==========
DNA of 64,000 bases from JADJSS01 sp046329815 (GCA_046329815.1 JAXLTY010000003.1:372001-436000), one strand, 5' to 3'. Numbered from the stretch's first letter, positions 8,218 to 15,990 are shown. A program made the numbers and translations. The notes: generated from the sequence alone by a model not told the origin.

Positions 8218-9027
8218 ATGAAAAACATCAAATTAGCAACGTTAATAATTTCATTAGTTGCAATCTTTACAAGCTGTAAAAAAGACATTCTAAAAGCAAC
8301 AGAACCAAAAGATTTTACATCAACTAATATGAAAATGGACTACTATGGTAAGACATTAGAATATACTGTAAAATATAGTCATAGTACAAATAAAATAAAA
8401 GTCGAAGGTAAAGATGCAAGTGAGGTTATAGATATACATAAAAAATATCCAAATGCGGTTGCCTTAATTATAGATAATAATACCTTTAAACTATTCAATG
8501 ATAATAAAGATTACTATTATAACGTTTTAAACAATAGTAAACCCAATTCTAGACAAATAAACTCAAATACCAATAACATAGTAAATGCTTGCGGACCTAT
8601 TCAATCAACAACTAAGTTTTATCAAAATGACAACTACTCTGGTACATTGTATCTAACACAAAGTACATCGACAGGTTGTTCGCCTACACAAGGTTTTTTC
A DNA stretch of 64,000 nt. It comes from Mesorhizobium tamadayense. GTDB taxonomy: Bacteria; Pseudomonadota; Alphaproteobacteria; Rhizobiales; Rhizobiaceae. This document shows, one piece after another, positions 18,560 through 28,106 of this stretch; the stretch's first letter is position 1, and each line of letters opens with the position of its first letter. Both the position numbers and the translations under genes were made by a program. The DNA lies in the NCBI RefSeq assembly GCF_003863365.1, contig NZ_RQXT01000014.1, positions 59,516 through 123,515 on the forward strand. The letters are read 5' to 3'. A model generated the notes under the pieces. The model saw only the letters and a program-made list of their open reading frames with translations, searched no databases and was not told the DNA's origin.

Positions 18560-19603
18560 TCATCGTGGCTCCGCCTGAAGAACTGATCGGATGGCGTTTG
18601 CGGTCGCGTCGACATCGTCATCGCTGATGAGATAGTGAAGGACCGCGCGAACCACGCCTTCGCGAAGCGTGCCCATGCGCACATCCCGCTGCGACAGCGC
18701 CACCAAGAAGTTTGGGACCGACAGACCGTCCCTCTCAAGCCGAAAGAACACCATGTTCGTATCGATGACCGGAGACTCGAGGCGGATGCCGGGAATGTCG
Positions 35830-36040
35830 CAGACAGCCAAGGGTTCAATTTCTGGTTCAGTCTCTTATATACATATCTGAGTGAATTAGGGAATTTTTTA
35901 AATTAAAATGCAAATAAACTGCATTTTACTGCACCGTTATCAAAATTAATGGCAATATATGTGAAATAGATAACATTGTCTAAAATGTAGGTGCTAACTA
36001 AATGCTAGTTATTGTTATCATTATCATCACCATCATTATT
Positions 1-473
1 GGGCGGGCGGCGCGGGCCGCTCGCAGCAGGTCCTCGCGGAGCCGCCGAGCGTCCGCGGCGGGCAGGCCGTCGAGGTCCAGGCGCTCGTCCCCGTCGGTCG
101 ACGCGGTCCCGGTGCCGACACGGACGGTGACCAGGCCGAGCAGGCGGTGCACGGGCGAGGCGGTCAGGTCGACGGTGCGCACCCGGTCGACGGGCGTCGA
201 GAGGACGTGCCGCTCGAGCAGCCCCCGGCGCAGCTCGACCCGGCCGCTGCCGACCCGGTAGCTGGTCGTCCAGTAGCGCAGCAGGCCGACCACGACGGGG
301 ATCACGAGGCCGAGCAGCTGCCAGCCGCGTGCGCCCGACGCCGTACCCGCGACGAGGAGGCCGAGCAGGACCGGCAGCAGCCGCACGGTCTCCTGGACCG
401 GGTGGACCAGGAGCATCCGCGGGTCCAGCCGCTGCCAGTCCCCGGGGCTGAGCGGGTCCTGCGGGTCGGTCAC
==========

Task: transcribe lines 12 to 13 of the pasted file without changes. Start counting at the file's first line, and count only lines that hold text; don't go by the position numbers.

18701 CACCAAGAAGTTTGGGACCGACAGACCGTCCCTCTCAAGCCGAAAGAACACCATGTTCGTATCGATGACCGGAGACTCGAGGCGGATGCCGGGAATGTCG
Positions 35830-36040